3 Jul 2023 16:13

Ukraine's economy transition to cashless settlements unacceptable without tax reform, capital amnesty - Zelensky's Office

MOSCOW. July 3 (Interfax) - Ukraine's economy's transition to cashless settlements will be accompanied by the tax reform, capital amnesty and infrastructural changes, deputy head of Ukrainian President Vladimir Zelensky's Office Rostislav Shurma said.

"This will be a step-by-step process involving a dozen reforms in other areas. Without a comprehensive tax reform, including in the version that we began to discuss, with a substantial reduction in tax rates, cashless is impossible," he was quoted by the Ukrainian media as saying at a press conference in Kiev last Friday.

If everything becomes cashless with the current tax burden, then either people's incomes will drop substantially or the economy could become non-competitive, he said.

The second prerequisite for going cashless is a complete and total amnesty of capital, Shurma said. "If we move to cashless, then everyone who has accumulated the capital should be given the opportunity to legalize it," the public official said with confidence.

In addition, it is necessary to solve another problem that arises during the transition to cashless transactions; this is to provide the conditions for non-cash payments throughout Ukraine, for which a specific project with Ukrposhta is being elaborated, details of which Shurma has not yet disclosed, indicating that society will learn of them in the coming weeks.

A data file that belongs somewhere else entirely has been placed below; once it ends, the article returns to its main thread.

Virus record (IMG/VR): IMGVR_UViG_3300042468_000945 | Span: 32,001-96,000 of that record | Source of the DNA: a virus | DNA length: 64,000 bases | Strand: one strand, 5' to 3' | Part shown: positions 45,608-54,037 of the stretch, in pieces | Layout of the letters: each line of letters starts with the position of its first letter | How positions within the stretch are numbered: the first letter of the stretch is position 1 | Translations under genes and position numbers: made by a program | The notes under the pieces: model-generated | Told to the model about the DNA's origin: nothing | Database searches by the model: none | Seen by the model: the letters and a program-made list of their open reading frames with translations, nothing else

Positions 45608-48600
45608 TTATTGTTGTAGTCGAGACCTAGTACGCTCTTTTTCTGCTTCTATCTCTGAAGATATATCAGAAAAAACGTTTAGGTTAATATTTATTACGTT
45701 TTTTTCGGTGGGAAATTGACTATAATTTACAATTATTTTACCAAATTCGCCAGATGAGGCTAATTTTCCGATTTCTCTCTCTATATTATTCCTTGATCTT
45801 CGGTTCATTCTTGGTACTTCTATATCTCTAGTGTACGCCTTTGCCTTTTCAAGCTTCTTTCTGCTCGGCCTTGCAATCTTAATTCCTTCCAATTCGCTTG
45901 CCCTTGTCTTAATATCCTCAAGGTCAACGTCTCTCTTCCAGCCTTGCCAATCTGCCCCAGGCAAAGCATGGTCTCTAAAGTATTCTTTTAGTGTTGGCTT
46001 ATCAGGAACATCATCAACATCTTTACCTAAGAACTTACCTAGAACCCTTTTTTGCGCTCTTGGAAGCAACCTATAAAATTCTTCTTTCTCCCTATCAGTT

"We are preparing a project with Ukrposhta, the main purpose of which will be to provide 100% coverage of the entire Ukrainian population with digital banking services and 100% coverage of all possible sale outlets with modern terminals, including those operating offline, which is critical in the absence of electricity," the deputy head of the President's Office said.

He also noted that the Postbank model is operating quite successfully in many countries, fulfilling an economic and social function. "The network of Ukrposhta exceeds many times the total network of bank branches and is able to provide 100% coverage of the population with banking products, which is critical for cashless," Shurma said.

He also drew attention to the need to educate and train people to work with digital money, which is, in his opinion, safer and more secure than cash. At the same time, Shurma emphasized that people need to be as confident in digital money as they are in cash.

Elaborating on the reasons prompting the authorities to introduce the cashless regime, the public official primarily focused on two things: low tax payments in the non-public sector and bribery.

"In fact, people don't pay taxes. Of those working in the private sector, 60-70% do not pay taxes in full. This is a fact. It is enough to look at consumer spending in the economy and the amount of wages paid to see these figures," Shurma said.

As for corruption, he noted that despite much speculation about moving illicit benefits to cashless or bitcoins, "99.9% of bribes are paid in cash."

"Going cashless does not give a 100% guarantee of eliminating corruption, but unlike cash, it always leaves a trail. Fighting corruption will be much easier," the public official said with confidence.

In response to a follow-up question from reporters, Shurma said, "There is no decision to impose a tax on cash."